David Bourget (Western Ontario)
David Chalmers (ANU, NYU)
Rafael De Clercq
Jack Alan Reynolds
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International Studies in the Philosophy of Science 14 (2):123-133 (2000)
In this paper, I consider the objection, raised by Radu Bogdan, that a teleological theory of content is unable to ascribe content to a general-purpose, doxastic system. I begin by giving some attention to the notion of general-purpose representation, and suggest that this notion can best be understood as what I term "interest-independent" representation. I then outline Bogdan's objection in what I take to be its simplest form. I attempt to counter the objection by explaining how a teleologist might ascribe content in a particular case - the case of a perceptual judgement whose content is learned. I reject the idea that the teleologist can appeal to the way in which the subject has used the judgement, or its constituent concepts, in the past, on the grounds that it is possible for the subject to produce judgements and concepts that never help her to satisfy any of her interests. Instead, my account depends on the idea that the process of learning is regulated by a mechanism whose function is to produce a harmony between the information carried by perceptual judgements and the way in which they are used in inference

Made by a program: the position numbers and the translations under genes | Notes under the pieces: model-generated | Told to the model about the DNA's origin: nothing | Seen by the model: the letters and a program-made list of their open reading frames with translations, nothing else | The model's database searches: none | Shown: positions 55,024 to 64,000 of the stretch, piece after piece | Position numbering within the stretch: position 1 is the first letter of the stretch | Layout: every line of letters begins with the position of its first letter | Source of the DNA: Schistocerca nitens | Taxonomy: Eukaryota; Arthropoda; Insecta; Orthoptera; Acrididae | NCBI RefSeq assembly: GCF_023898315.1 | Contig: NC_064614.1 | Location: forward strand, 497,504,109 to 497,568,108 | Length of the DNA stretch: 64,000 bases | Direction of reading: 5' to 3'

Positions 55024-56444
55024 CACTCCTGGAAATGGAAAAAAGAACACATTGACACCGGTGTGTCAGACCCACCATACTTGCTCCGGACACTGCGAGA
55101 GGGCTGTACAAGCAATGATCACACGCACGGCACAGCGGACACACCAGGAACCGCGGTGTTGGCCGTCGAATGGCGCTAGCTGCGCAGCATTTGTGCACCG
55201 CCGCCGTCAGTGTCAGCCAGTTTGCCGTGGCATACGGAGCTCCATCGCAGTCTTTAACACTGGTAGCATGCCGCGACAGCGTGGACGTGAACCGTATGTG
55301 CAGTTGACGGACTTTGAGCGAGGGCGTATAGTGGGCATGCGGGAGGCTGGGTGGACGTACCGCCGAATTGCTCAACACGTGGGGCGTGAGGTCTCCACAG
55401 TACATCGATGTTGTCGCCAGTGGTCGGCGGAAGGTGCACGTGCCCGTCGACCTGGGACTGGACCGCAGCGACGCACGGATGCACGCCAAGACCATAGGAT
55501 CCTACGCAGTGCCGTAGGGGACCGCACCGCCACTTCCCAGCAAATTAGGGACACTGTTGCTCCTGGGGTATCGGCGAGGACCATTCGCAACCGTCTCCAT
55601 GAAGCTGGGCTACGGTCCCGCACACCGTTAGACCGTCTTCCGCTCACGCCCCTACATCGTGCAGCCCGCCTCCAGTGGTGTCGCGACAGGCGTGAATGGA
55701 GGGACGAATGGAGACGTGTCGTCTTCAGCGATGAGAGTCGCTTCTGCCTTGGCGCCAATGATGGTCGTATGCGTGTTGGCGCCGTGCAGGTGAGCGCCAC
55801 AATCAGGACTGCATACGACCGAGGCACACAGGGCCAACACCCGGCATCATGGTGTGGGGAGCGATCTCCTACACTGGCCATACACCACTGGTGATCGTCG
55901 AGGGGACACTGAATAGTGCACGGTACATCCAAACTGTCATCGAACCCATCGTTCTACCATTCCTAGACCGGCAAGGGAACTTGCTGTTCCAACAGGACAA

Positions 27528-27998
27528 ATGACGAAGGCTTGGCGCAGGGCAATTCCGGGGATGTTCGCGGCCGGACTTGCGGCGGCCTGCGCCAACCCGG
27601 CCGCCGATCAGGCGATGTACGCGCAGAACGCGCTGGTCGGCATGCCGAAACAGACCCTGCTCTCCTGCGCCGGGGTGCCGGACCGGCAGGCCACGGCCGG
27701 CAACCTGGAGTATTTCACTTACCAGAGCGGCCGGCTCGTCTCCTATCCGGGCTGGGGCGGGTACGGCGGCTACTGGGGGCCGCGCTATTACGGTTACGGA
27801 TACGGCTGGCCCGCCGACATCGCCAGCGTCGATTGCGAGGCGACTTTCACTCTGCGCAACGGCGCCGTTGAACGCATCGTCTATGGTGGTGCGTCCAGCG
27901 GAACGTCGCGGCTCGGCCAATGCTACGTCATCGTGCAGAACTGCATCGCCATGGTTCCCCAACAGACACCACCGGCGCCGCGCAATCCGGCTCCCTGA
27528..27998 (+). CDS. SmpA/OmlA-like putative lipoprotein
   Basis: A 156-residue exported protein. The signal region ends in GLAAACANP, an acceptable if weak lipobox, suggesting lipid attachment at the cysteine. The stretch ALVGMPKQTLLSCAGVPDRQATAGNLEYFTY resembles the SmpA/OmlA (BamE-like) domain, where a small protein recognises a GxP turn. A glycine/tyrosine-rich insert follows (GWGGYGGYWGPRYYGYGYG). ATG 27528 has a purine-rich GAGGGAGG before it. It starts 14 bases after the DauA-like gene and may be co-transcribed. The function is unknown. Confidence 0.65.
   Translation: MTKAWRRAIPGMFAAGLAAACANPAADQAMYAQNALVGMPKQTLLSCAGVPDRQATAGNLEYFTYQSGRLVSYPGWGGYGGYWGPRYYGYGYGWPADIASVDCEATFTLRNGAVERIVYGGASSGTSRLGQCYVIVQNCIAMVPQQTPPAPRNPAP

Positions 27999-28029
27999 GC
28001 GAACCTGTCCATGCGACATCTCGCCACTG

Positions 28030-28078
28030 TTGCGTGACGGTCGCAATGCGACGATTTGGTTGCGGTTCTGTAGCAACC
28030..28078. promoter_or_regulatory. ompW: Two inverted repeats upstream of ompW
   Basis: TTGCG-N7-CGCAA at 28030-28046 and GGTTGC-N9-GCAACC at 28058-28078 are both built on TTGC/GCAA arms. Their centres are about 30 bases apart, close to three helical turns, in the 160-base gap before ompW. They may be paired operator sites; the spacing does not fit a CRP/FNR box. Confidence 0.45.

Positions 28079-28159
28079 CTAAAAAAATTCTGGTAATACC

|Keywords||Content Judgment Knowledge Science Bogdan, R Millikan, R|
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Gareth Evans (1982). Varieties of Reference. Oxford University Press.
Dan Lloyd (1989). Simple Minds. MIT Press.
Stephen P. Stich (1978). Beliefs and Subdoxastic States. Philosophy of Science 45 (December):499-518.
Ruth G. Millikan (1986). Thoughts Without Laws: Cognitive Science with Content. Philosophical Review 95 (January):47-80.
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